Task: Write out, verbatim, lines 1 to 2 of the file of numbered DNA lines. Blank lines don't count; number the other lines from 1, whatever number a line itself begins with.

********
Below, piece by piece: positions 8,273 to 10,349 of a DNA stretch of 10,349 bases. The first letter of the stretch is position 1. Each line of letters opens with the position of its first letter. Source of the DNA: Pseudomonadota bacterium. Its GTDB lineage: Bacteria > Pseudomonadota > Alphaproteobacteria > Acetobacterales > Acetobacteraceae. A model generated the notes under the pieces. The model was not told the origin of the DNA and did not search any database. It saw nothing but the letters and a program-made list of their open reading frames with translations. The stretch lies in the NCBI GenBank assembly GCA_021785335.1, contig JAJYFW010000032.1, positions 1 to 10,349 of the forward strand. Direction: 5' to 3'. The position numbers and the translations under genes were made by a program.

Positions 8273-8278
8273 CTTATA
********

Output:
Below, piece by piece: positions 8,273 to 10,349 of a DNA stretch of 10,349 bases. The first letter of the stretch is position 1. Each line of letters opens with the position of its first letter. Source of the DNA: Pseudomonadota bacterium. Its GTDB lineage: Bacteria > Pseudomonadota > Alphaproteobacteria > Acetobacterales > Acetobacteraceae. A model generated the notes under the pieces. The model was not told the origin of the DNA and did not search any database. It saw nothing but the letters and a program-made list of their open reading frames with translations. The stretch lies in the NCBI GenBank assembly GCA_021785335.1, contig JAJYFW010000032.1, positions 1 to 10,349 of the forward strand. Direction: 5' to 3'. The position numbers and the translations under genes were made by a program.

Positions 8273-8278